If you need a crash course (no pun intended) in chatting it up like a pilot, you will need a little confidence, a little knowledge of aviation and the ability to convey information in a clear, concise manner. Look at these steps and before you know it, you can play the role of a pilot and convince those around you of your new profession.
Reflect confidence in what you say. No one wants a pilot who is unsure of him or herself.
Know what you are talking about. Use everyday language when talking to passengers rather than throwing out too much technical jargon. Words like "victor airway" or "center release times" leave most people with questions. Occasionally, use of the phonetic alphabet, such as Alpha, Bravo, Charlie and Delta.
Talk about the weather. Do not offer, "It's a nice day, isn't it." Pilots say, "If you will look off to your left, you will see a cumulonimbus cloud. These clouds range from being small and somewhat docile, to being the beginning stages of a thunderstorm."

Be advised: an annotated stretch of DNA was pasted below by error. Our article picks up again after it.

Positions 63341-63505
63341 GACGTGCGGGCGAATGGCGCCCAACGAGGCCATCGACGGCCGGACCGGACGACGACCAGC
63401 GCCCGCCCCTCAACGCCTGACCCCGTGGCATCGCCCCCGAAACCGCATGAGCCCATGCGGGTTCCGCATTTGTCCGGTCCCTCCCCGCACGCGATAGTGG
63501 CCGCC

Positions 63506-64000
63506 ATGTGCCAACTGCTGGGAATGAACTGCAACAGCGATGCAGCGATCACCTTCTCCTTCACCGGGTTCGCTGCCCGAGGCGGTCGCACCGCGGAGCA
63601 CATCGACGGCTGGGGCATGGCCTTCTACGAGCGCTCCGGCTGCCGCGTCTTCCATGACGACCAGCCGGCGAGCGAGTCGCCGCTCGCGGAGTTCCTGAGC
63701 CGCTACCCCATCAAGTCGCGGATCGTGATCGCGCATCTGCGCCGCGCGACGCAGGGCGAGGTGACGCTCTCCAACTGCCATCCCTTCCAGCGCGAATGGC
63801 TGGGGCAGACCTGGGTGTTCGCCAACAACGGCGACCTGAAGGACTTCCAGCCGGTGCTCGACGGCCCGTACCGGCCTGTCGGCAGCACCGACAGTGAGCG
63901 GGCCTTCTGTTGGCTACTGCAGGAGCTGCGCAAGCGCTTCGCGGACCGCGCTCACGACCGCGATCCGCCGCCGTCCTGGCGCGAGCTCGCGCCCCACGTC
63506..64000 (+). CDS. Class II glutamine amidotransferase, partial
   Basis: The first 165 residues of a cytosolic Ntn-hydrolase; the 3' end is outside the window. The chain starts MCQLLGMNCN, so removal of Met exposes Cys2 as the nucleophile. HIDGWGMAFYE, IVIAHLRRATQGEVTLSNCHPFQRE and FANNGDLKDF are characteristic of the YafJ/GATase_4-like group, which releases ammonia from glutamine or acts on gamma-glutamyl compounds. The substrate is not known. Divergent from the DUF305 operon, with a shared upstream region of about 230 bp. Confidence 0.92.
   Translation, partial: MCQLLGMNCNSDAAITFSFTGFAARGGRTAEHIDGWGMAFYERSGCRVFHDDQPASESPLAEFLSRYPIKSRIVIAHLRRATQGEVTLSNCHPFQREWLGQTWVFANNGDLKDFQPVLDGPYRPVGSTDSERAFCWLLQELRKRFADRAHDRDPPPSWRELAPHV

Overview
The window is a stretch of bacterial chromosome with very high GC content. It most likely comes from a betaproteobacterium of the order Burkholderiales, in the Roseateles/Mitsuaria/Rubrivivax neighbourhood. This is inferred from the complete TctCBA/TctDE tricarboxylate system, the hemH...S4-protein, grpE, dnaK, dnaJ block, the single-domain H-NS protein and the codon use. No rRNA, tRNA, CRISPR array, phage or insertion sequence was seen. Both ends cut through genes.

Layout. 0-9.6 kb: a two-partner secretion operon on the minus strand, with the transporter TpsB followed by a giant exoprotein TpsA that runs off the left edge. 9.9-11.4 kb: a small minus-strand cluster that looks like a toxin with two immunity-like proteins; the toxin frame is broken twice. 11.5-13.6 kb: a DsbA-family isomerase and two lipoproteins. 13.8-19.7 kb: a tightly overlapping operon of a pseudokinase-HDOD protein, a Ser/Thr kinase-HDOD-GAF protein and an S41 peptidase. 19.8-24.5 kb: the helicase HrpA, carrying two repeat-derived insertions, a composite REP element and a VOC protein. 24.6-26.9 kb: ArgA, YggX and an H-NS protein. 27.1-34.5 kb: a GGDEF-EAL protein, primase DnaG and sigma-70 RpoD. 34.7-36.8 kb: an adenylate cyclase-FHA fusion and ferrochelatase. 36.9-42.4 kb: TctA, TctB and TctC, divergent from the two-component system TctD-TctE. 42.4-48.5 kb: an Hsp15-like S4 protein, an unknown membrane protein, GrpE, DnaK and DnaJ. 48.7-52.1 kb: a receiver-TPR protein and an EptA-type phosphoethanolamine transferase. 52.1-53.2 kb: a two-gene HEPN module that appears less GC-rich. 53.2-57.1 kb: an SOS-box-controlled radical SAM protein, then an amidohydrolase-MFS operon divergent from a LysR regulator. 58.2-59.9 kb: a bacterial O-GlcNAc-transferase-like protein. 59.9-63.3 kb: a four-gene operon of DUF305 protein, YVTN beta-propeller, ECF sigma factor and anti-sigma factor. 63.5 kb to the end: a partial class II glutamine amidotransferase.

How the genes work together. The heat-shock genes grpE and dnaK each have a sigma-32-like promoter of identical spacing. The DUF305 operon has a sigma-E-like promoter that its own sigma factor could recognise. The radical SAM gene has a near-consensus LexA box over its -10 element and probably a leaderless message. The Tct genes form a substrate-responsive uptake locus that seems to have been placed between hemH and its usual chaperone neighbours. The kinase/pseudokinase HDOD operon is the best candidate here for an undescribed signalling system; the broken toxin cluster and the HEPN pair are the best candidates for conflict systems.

Make your audience feel comfortable. Flying can be an uncomfortable experience, so you should make the passenger feel at ease. Rather than saying "turbulence," say "It's a bit bumpy." Do not say, "Stay seated to avoid potential injury during turbulence." Say "For your safety, keep those seat belts comfortably fastened around your waist, just in case there are any unexpected bumps." Avoid words like "turbulence" or "severe" since these word may cause panic.
Keep your humor in check. Light comments like "We have some of the best flight attendants in the industry, unfortunately none of them are on this flight." are acceptable. However, trying to be too funny may offend someone since your audience could be anyone from any background.
Answer questions that you do not know the answer to with a light-hearted comment rather than making up an answer. Something along the lines of "A good magician never reveals his secrets, so I can't either." will work.